the pitch of our voice cause the vibration of magnet in the microphone, thus causing generation of different voltages of electrical signal.
this is not exactly true. the voice doesn't have the pitch. the pitch is a concept from a frequency domain. when you speak you change the air pressure over time. these changes travel in air with speed of sound, they hit the mic. mic records these air pressure changes as electrical signals of different amplitude, like show in the picture on top, where i recorded my saying "hello".
you can run spectral analysis on the entire recording to convert the time domain signal recording into the frequency domain, you'll get the periodogram in the picture in the middle. as you see there is not a pitch there, but rather a continuum of pitches: all frequencies are there, some with higher intensity than others.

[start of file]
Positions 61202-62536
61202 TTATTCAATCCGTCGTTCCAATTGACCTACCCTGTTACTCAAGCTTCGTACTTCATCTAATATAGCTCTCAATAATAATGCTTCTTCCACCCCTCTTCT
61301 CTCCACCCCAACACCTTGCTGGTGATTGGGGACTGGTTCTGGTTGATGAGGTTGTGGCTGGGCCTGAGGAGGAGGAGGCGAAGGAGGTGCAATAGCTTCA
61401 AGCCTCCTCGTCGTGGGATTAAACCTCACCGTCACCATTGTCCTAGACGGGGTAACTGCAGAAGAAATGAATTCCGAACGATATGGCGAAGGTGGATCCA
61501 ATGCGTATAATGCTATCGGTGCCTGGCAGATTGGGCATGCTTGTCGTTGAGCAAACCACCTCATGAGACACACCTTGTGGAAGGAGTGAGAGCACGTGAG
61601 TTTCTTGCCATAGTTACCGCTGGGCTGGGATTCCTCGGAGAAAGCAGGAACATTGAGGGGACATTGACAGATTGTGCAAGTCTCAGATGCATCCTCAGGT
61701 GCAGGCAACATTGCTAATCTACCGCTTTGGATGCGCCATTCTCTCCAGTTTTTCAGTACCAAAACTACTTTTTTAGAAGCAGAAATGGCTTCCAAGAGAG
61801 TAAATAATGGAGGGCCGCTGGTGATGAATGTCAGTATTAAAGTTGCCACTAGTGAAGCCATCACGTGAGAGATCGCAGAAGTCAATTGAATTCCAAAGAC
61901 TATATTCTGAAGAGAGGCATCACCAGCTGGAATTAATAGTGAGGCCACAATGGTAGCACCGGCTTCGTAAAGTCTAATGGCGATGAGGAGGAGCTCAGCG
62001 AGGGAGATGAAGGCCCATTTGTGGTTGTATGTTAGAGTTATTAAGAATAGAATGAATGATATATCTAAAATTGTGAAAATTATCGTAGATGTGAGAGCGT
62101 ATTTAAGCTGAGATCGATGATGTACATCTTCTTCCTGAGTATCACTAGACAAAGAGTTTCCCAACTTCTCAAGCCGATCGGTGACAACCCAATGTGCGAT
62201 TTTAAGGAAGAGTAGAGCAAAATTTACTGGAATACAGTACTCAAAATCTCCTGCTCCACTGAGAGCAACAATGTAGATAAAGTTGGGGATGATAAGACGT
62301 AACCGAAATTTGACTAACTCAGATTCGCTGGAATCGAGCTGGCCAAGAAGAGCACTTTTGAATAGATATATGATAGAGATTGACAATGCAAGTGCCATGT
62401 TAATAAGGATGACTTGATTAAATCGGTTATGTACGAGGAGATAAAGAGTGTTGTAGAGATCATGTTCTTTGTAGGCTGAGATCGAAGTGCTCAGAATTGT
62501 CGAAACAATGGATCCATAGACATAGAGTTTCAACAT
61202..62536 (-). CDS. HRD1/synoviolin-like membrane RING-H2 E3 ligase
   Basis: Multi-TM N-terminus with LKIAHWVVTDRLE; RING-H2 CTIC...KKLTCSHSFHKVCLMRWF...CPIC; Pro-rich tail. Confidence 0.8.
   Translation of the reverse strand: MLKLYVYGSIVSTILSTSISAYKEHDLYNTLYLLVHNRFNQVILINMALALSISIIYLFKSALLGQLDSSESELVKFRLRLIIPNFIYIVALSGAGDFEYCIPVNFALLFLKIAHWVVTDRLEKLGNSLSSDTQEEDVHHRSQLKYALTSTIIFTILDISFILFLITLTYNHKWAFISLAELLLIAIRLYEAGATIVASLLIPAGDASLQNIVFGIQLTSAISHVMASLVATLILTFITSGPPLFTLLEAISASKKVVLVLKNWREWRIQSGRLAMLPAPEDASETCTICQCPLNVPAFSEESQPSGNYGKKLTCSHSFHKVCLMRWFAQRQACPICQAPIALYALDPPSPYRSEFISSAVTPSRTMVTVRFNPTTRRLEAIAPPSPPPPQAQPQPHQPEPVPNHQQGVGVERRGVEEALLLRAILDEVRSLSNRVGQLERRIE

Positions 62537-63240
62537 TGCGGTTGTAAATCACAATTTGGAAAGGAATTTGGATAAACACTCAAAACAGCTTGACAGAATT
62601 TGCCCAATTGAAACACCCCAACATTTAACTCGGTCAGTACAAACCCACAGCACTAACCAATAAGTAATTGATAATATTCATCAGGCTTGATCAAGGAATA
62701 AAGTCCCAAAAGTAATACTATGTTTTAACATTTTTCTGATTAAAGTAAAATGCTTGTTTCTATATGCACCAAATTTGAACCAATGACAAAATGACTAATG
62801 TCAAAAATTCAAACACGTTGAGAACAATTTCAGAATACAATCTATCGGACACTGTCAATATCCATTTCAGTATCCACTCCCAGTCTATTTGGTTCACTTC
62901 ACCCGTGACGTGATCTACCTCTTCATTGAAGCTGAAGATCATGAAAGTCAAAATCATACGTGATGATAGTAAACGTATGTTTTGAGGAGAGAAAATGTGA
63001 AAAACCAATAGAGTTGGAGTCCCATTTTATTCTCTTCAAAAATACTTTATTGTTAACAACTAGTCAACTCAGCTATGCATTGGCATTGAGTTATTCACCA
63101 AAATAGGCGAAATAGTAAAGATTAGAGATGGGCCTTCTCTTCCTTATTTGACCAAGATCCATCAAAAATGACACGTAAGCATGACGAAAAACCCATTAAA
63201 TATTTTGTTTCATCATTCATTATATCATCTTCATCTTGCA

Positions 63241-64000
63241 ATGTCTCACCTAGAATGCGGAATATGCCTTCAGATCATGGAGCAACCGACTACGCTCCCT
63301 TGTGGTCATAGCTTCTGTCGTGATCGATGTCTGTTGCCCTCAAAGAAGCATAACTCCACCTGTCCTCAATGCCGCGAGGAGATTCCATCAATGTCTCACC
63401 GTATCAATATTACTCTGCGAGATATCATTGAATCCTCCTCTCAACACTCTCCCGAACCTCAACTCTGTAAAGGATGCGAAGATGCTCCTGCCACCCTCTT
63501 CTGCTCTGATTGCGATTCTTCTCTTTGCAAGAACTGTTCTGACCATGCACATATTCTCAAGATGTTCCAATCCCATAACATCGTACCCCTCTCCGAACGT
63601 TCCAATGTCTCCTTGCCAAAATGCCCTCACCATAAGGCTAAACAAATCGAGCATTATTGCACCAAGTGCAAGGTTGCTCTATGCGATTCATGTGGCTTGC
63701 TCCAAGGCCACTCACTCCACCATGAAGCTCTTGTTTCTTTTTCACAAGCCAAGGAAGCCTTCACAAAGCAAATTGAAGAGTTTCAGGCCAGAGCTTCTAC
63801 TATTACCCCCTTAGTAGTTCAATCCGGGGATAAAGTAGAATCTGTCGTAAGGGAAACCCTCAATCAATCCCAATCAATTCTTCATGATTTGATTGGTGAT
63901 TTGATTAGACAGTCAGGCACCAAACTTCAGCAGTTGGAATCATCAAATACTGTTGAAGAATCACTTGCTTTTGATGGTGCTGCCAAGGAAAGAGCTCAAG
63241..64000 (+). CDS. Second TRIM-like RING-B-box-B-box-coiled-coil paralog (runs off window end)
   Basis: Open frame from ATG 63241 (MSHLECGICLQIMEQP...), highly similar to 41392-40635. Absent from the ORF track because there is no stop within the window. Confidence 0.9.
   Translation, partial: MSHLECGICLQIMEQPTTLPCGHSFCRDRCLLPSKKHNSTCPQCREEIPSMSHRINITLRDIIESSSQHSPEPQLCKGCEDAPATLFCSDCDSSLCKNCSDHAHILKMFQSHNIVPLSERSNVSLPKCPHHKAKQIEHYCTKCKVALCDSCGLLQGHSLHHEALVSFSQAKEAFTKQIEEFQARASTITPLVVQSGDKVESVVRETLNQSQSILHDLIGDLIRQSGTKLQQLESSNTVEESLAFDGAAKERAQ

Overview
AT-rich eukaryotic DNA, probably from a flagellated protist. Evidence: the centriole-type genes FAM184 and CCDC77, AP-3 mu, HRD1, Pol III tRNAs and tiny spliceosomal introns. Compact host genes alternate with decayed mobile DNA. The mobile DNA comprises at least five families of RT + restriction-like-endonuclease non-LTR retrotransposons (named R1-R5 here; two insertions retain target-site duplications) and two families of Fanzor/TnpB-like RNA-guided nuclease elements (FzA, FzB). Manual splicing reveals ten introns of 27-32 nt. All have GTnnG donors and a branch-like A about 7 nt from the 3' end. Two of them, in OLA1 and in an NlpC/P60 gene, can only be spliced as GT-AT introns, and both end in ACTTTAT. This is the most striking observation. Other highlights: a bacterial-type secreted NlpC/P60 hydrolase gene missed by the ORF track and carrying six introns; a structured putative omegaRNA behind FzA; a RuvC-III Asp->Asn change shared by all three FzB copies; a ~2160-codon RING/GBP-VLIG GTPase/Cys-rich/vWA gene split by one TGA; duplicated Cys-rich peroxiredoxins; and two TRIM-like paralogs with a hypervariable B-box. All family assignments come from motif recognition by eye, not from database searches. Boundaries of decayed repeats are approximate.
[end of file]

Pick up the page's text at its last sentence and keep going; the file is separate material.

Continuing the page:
you could also argue that the pitch changes with time, and get a spectrogram on the picture at the bottom. it's a sequence of periodograms over time, showing that the frequencies change over time.
basically, all that i'm saying is that the concept of a pitch of the voice is rather complicated. when we speak over the internet phone, the mic records what's on the first picture, and the speaker on the other end tries to reproduce it. in the middle of this all many things may happen, such as compression and encryption. you can lookup the details in documentation for SIP